Competition, Not Government Intervention, the Right Prescription for Health Care
by Ak'Bar A. Shabazz (bio)
Unless you've had your head in the sand during the past few months, you know our nation has been engaged in heated debate over the direction of health care reform efforts.
Health care costs have skyrocketed by 300 percent - adjusting for inflation - over the last decade. It's about 16 percent of our economy. But, at this rate, the National Bureau of Economic Research says it will nearly double to an estimated 29 percent by 2040.
Despite increasing costs, complaints abound about deceasing services. Insurers are criticized for denying coverage to those who have paid for it or refusing coverage to those with pre-existing conditions.
Half of all home foreclosures in the country and 62 percent of all bankruptcies in 2007 reportedly occurred in part due to the competing costs of a medical condition despite having insurance.
People are finding unexpected and infuriating problems when they get sick and try to use their health care insurance. After dutifully paying for years, people are shocked to find just what and what is not covered.
At the same time, they are finding out about lavish salary packages for health insurance executives. For example, the CEO of United Health Care - Stephen Hemsley - makes a salary equivalent to $464,000 each day, not including pension and bonuses.
Can this problem be fixed? There is a wide partisan gulf regarding possible solutions.
Liberals favor of a "public option" in which the federal government is tasked with providing competition enough to keep the insurance companies honest. Can bureaucrats do this effectively and efficiently? That's a good question.
There are conservatives who don't believe there is anything wrong, but others have ideas. Some suggest changing laws to allow people to buy insurance across state lines. Others promote "co-ops" that would allow smaller business to consolidate their buying power and give them the ability to purchase insurance at rates equivalent to larger corporations. This, however, doesn't ensure policies get paid when needed or costs will stay manageable.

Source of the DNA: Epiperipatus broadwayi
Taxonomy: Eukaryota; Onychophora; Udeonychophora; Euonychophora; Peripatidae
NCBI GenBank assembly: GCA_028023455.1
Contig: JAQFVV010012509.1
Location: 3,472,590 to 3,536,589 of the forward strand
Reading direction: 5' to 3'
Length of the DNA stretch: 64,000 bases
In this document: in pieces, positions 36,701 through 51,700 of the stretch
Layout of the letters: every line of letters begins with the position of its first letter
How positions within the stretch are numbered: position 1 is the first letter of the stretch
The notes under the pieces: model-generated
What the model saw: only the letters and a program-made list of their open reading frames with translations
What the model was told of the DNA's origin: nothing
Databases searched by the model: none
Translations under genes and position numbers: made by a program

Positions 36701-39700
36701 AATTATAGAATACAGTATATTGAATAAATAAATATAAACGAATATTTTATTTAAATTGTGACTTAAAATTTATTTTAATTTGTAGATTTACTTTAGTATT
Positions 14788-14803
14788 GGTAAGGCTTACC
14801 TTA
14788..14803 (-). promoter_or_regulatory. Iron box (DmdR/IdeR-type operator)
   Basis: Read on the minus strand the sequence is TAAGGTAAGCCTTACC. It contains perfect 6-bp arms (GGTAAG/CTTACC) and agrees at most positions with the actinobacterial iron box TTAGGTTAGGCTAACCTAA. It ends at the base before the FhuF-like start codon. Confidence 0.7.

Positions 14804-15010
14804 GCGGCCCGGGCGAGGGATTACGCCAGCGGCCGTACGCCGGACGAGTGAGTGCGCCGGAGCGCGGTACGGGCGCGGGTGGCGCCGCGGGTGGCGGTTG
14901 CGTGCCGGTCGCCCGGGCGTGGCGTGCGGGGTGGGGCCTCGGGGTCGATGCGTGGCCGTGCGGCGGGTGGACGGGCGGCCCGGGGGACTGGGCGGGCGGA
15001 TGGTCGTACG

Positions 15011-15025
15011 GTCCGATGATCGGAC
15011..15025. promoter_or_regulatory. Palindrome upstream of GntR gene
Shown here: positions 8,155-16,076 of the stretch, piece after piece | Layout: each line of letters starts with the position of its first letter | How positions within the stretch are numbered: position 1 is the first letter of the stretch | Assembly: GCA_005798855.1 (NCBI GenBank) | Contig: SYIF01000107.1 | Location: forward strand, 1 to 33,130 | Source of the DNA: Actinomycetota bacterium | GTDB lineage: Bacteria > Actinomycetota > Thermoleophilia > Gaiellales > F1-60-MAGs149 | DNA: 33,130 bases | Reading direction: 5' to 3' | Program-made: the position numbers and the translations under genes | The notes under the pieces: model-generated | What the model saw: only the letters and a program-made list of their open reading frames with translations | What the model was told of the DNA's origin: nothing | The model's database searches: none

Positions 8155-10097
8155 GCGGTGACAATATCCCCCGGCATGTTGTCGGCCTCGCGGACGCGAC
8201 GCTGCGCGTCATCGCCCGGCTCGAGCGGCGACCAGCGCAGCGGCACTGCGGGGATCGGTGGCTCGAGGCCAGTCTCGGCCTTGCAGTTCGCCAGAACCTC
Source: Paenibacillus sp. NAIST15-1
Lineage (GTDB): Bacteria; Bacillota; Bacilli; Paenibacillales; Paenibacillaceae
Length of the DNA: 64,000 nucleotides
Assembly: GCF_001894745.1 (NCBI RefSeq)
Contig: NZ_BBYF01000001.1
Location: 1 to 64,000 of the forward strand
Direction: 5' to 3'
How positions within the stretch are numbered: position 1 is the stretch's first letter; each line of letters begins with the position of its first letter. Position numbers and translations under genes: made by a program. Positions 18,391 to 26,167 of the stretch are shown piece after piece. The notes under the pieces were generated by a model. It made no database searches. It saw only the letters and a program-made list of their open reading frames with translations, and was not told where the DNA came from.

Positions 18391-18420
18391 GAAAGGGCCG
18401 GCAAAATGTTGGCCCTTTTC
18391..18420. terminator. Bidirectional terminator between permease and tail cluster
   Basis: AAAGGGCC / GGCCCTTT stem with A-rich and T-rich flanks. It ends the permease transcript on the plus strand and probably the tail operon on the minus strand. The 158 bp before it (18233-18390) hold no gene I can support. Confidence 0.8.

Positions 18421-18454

Something needs to be done to ensure Americans actually get what they pay for. Based on examples such as the DMV and the Post Office, it's unlikely the federal government can provide an efficient solution that Americans would be willing to pay for - if they get a choice. Most Americans also do not want "welfare type" health insurance.
How about promoting competition?
This is America. Our country was built on the fundamental principle of supply and demand. There is no reason this cannot be applied in this case.
With only a handful of companies truly in the American insurance market today, there is tremendous demand but no real supply-side competition.
Let new players into the game. Allow international companies to get involved if necessary. If the government must be involved at all, let them simply set the ground rules and allow companies to compete in similar fashion to a standard bid contract. There is no need for federalizing our health care.
When the most qualified and lowest bidder wins - so do Americans. People can keep their existing providers. Additional providers might provide new and possibly revolutionary means of coverage. Rates should drop tremendously due to these increased options.
We should also allow Americans to purchase their health insurance a la carte for specific levels of coverage. Someone with a family history of diabetes can get that covered, while others with cancer in their family can get coverage specific to them. The young and healthy can choose a basic plan such as coverage only for accidents.
Maintaining the status quo, however, is no solution. We need to protect Americans’ lives and wallets by ensuring a multitude of options are available and consumer quality is ensured.
# # #
Ak'Bar A. Shabazz is a member of the national advisory council for the Project 21 black leadership network and president of Shabazz Enterprises. Comments may be sent to [email protected].
Published by The National Center for Public Policy Research. Reprints
permitted provided source is credited. New Visions Commentaries
reflect the views of their author, and not necessarily those of
Project 21 or the National Center for Public Policy Research.
| Search | About
Project 21 | What's
New | Blog | Project
21 | NCPPR